My comment, and perhaps Sean or others can chime in on this, concerns the issue of output voltage of the cartridge and how THAT affects the overall sonics. In your case, I am sure you will have more than sufficient gain, since you are using the Cotter transformer. However, something you might want to consider is what I have experienced IN MY SYSTEM. I have generally preferred using a higher output cartridge when my phono stage was of the lower gain type, as opposed to using a step-up device. I have used Electrocompaniet, Counterpoint, and Koetsu step-up devices in the past. My experience has been that using something like a Grado or higher-output MC gave ME a more natural sound as opposed to adding the extra electronics and cabling of the step-up to the signal of an ostensibly better quality low-output MC. The same way that, even with my high gain preamp (Melos), in some ways, sometimes the best sound is achieved by using the lower gain setting with a higher gain cartridge. The music is less electronic sounding even if I give up a little bit in detail retrieval. This has nothing to do with arm/cartridge compatibility. Of course, as with most things, this is all relative. In your system the results may be different, and at some point the advantages of a really great (and expensive) cartridge (assuming it is compatible with your arm) will supersede the "losses" of using more preamp (or step-up) gain. Might be worth experimenting with a higher gain cartridge as well as with as your Denon at some point.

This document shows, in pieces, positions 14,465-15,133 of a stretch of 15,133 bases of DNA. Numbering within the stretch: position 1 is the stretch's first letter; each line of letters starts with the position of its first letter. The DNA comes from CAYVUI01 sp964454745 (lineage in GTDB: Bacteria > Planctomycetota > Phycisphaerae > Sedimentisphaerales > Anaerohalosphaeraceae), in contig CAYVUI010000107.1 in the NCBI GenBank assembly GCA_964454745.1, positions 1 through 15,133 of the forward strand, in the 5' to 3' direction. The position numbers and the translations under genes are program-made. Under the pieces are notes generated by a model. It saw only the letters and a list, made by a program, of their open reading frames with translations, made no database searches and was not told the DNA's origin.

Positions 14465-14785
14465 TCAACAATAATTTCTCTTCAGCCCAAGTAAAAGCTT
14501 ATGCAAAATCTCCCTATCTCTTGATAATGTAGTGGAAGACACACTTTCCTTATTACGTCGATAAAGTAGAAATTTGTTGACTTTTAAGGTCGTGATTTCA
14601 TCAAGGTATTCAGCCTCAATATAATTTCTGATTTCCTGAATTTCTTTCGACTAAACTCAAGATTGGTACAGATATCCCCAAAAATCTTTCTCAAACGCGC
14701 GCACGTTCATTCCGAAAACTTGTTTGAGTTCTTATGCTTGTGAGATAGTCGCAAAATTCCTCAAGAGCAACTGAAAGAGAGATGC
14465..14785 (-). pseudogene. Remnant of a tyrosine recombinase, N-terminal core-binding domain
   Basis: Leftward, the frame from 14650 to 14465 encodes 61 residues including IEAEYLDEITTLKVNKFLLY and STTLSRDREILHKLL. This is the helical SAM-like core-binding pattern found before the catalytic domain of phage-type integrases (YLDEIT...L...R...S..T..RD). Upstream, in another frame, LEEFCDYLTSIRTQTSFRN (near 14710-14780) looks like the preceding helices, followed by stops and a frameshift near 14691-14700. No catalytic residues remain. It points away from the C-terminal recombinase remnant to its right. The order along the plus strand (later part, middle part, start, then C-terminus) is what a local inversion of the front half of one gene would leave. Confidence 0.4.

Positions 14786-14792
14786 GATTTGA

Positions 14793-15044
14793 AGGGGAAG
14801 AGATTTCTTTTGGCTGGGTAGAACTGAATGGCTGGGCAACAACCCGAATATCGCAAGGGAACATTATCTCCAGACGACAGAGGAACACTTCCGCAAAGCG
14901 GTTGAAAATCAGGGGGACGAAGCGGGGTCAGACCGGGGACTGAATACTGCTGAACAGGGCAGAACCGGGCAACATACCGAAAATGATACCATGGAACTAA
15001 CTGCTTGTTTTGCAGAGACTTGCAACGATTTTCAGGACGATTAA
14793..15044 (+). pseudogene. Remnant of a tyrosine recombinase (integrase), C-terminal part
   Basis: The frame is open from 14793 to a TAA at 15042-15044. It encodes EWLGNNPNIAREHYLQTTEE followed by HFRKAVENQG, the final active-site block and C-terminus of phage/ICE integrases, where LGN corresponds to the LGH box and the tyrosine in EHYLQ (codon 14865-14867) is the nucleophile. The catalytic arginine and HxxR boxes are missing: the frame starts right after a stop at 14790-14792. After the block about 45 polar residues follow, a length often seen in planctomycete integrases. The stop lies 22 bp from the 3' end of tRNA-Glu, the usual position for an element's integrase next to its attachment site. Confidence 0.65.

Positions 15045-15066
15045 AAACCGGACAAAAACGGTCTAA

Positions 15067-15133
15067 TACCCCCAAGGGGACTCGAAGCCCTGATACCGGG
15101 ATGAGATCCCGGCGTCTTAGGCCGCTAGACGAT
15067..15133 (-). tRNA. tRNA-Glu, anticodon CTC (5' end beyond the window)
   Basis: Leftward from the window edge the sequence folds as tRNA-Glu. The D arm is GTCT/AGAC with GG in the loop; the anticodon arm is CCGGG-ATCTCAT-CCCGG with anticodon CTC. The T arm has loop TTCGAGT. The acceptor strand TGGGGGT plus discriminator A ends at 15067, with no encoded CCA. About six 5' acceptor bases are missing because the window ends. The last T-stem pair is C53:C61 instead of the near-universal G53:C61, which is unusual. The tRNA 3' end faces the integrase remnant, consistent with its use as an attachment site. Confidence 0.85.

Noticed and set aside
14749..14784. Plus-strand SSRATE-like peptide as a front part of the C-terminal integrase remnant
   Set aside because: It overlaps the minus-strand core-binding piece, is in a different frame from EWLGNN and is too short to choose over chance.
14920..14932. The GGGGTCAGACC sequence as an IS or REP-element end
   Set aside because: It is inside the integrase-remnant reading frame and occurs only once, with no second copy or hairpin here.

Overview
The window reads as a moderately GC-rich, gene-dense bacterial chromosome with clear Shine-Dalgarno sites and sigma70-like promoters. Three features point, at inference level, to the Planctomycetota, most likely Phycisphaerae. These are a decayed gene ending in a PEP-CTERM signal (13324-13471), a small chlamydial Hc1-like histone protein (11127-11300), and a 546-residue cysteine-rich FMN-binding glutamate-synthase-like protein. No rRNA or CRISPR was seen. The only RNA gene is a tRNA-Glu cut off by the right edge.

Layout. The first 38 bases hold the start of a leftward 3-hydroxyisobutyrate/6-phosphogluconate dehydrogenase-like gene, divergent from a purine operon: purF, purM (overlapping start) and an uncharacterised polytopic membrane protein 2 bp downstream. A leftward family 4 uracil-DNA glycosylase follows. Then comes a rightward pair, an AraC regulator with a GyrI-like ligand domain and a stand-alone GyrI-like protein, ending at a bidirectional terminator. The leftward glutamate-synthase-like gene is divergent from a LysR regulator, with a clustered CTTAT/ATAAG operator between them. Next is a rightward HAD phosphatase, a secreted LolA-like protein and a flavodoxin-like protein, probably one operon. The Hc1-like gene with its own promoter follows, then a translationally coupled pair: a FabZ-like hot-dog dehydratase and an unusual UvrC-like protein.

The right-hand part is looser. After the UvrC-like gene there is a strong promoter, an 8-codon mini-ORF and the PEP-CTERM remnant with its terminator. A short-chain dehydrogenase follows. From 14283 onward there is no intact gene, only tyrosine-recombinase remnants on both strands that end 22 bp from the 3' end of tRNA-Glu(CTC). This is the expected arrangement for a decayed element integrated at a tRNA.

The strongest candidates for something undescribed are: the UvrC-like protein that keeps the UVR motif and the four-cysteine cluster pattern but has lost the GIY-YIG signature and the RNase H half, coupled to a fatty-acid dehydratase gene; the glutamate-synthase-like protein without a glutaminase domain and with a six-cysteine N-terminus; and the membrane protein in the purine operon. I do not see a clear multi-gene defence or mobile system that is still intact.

Just food for thought, and good luck and enjoy your ET-2/Denon. Great arm. Make sure that the bearing tube is ABSOLUTELY clean, and if you are feeling ambitious, clean the capillaries in the housing. I found that the sound was deteriorating over time, and I traced it (with Thigpen's help) to clogged capillaries. A bit of a pain, but worth the effort.

Good luck and keep us posted.